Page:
Pendulous sedge

Pendulous sedge (Carex pendula) has attractive, green strap-like leaves. It seeds freely and can become a troublesome weed in damp gardens.

Pendulous sedge
Pendulous sedge

Quick facts

Common name Pendulous sedge
Botanical name Carex pendula
Area affected Damp lawns and borders
Caused by Seeds freely
Timing Seen all year round; treat spring to autumn

What is pendulous sedge?

Carex pendula is a native, found wild in damp woods and shady places. It makes an interesting garden perennial, best grown in a cool, damp soil, in a shady or sunny position but it self-seeds readily. Pendulous sedge forms dense clumps of evergreen leaves, thereby providing winter shelter for insects. This page looks at options for gardeners when pendulous sedge is becoming a problem.


Tufted, evergreen clumps with long, strap-shaped leaves to 90cm (3ft). Arching flower stems to 1.4m (4½ft) produced May-June with 15cm (6in) long, brown flower spikes, becoming pendulous with age.

The problem

Pendulous sedge spreads rather freely by seed, especially in damp areas.


The RHS believes that avoiding pests, diseases and weeds by good practice in cultivation methods, cultivar selection, garden hygiene and encouraging or introducing natural enemies, should be the first line of control. If chemical controls are used, they should be used only in a minimal and highly targeted manner.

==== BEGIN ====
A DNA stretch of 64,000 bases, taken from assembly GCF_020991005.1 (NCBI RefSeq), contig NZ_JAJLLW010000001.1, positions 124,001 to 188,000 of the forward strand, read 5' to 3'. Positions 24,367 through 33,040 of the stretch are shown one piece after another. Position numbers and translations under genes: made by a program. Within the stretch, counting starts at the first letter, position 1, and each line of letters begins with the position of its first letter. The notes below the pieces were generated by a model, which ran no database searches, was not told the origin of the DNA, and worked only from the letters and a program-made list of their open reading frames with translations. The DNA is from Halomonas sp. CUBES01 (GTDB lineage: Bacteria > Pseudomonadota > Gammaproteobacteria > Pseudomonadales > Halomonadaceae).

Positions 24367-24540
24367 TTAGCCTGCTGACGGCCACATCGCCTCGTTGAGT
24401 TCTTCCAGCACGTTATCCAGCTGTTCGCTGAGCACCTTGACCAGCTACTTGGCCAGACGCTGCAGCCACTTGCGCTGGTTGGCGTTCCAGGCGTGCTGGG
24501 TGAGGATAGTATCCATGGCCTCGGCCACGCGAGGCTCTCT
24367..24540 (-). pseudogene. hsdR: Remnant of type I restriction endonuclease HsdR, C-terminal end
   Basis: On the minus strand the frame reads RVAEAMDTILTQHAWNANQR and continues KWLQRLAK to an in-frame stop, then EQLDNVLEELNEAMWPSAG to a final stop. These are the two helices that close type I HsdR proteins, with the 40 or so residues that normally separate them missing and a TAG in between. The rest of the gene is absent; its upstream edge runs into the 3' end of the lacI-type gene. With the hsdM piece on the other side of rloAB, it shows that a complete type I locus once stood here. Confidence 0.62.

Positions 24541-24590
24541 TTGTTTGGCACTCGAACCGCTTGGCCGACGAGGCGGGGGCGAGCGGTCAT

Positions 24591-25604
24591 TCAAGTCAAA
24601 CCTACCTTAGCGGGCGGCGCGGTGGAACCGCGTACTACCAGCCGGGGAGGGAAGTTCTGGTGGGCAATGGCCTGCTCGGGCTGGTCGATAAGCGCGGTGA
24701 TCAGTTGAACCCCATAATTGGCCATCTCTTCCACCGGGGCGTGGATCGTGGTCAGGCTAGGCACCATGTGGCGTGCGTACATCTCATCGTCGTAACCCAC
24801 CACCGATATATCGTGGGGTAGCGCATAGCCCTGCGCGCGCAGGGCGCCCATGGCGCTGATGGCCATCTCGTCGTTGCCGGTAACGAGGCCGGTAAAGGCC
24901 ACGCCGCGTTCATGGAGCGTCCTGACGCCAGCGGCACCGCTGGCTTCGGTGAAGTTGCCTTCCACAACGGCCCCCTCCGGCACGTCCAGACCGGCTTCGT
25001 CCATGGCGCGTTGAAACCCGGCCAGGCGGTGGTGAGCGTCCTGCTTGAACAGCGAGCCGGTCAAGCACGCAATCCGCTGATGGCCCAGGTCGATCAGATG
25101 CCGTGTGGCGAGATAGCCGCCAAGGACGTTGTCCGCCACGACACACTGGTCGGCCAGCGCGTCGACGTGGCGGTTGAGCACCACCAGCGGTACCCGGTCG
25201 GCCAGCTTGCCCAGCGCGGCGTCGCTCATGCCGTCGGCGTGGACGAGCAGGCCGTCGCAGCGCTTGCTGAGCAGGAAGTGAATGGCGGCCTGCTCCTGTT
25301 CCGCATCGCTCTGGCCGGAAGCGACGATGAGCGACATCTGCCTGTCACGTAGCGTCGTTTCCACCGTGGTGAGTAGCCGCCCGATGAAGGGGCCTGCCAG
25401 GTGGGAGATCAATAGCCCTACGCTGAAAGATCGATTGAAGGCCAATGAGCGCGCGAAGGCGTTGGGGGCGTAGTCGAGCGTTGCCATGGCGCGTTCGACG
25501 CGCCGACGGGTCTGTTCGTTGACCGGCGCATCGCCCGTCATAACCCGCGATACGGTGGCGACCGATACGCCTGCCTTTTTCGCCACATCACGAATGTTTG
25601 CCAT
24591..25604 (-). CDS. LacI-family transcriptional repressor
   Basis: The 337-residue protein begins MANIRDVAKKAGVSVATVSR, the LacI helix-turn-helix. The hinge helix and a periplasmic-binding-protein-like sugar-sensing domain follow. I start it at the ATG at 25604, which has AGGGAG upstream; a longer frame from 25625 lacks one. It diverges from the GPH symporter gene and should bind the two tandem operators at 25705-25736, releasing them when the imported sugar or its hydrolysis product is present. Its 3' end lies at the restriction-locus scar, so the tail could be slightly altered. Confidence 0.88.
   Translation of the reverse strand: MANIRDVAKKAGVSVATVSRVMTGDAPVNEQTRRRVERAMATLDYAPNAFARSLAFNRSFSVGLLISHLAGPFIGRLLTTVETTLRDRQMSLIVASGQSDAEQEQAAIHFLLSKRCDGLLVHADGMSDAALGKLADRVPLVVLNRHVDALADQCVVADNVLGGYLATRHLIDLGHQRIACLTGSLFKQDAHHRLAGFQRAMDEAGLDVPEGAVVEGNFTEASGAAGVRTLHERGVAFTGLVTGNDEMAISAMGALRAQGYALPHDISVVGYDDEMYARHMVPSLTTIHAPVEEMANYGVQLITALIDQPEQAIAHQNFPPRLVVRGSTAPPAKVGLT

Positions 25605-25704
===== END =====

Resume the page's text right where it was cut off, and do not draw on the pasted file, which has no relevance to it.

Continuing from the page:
Cultural control

On a small scale plants can be dug out by hand. In larger areas improving drainage by installing land drains will discourage the sedge, as will liming to reduce acidity. Cut plants regularly to prevent seeding of Carex pendula and C. binervis (C. hirta grows from a rhizome and seeds much less).

In lawns and meadows: Apply a high nitrogen fertilizer to encourage strong growth of the other grasses. Selective mowing of the sedge will help limit its spread. If in a meadow situation, goats give good control of rushes (Juncus) and sedges (Carex).

Weedkiller control

The RHS does not support the use of weedkillers and recommends that alternative control methods are used. However, we do note that when gardeners struggle to control plants with cultural methods, regulated weedkillers/pesticides for home gardeners are available for use legally. Garden centres and large retailers selling weedkillers have trained staff who can advise on suitable products for your needs. It is worth noting that Carex are resistant to selective lawn herbicides.

Weeds: non-chemical control

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